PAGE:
Click here to learn more about Fletcher View Campground.
The Hilltop Campground is currently closed for renovations.
Mack’s Canyon Group Camp
Mt. Charleston Picnics
Mount Charleston has nearly 200 campsites and over 150 picnic sites, some of which are RV-accessible.
Click here to read about Mt. Charleston picnic areas.
Cathedral Rock Picnic Area
Renovated in 2013, the Cathedral Rock Picnic Area is open during the warmer months and offers visitors the option to choose from 80 day-use picnic sites and 2 group sites.
Click here to learn more about the Cathedral Rock Picnic Area.
Deer Creek Picnic Area
There is not a fee to use the Deer Creek Picnic Area, located on Highway 158.
Click here to learn more about the Deer Creek Picnic Area.
Foxtail Group Picnic Area
The Foxtail Group Picnic Area has restrooms, open group picnic sites with fire pits, and covered group pavilions with fireplaces.
Click here to learn more about the Foxtail Group Picnic Area.
Kyle Canyon Picnic Area
Visitors have the option to use 25 picnic sites that are available on a first-come-first-served day-use.
Click here to learn more about the Kyle Canyon Picnic Area.
One of my favorite places to toss a blanket on the ground and have a good old fashioned picnic surrounded by mountains and possibly wild horses.
Click here to learn more about Lee Meadows.
Old Mill Picnic Area
The Old Mill Picnic Area is open seasonally for day use with 80 individual picnic sites and multiple restrooms.
Fees vary by the season, are cash only, and require exact change.
Click here to learn more about the Old Mill Picnic Area.
Sawmill Picnic Area
Sawmill Picnic Area has a handful of first-come-first-served picnic tables, benches, and restrooms.
The picnic area offers horse trailer pull-throughs and parking, as well as the trailhead for multiple horse-friendly trails through the juniper and pinyon groves.
Click here to learn more about the Sawmill Picnic Area.
Spring Mountains Visitor Gateway Group Picnic Sites
This year-round picnic area contains two group picnic campsites, which meet accessibility standards.
Sites are equipped with picnic tables, a campfire ring, and grills.
Flush toilets and drinking water are provided.
The picnic areas are available for full-day bookings during non-peak periods and half-day bookings during peak periods.
Click here to learn more about the Spring Mountains Visitor Gateway Group Picnic Sites.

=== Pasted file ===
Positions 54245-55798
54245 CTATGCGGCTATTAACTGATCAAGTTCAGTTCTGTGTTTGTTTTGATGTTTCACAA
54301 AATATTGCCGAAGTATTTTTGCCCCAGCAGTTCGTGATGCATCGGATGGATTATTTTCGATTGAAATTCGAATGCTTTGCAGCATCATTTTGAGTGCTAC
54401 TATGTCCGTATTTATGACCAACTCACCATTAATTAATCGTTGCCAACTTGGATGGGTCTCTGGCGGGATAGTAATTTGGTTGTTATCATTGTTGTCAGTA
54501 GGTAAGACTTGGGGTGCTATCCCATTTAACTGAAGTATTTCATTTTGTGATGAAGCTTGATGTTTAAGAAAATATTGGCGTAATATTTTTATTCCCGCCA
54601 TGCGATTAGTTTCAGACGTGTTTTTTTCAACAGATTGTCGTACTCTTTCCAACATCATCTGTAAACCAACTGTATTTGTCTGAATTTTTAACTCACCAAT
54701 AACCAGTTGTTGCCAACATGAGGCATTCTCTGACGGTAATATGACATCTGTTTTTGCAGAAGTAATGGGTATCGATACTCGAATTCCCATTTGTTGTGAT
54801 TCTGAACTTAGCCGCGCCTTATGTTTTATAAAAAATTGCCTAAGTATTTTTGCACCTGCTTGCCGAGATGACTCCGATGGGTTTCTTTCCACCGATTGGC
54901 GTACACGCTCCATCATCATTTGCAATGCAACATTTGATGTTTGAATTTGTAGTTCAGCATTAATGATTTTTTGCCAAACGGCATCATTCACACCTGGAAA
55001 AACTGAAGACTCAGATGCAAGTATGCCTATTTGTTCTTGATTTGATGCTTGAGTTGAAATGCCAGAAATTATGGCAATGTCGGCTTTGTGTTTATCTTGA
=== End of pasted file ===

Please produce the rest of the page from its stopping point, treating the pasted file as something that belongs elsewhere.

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Hiking at Mt. Charleston
Below is a list of the major hiking trails at Mt. Charleston grouped by difficulty (based on our opinion).
I am in the process of posting the hike overviews, pictures, etc.
Easy Hikes at Mt. Charleston
Acastus Trail [Kyle Canyon]
Bristlecone Trail, Old
Escarpment Trail Loop
Stanley B. Springs
Moderate Hikes at Mt. Charleston
Echo Cliff Overlook
Lower Bristlecone Trail
Pinyon Pine Loop Trail
Upper Bristlecone Trail
Strenuous Hikes at Mt. Charleston
Charleston Peak is a popular destination for hikers as the summit offers panoramic views from the Sierra Nevada, Death Valley, and Las Vegas. There are two well-marked and well-maintained trails to the summit: South Loop Trail and North Loop/Trail Canyon, which can be done on their own as an out-and-back hike or combined as a loop. Both approaches involve a strenuous 16-mile+ round trip with over 4,000′ of elevation gain. The hike often takes all day. The hike is most accessible in the snow-free months of summer and fall.
Sisters Trail, North
Sisters Trail, South
I am an outdoor enthusiast who would rather be on a backcountry backpacking trip than a stroll on the beach (although I do love the beach!).
Living in Las Vegas has afforded me the opportunity to easily explore the Southwest region of the United States.
A nature lover, I am often found at the end of the pack taking photos and videos of the wildlife found on the trails. Colorful flowers, desert animals, and unusual geological rock formations are often the majority of my photos.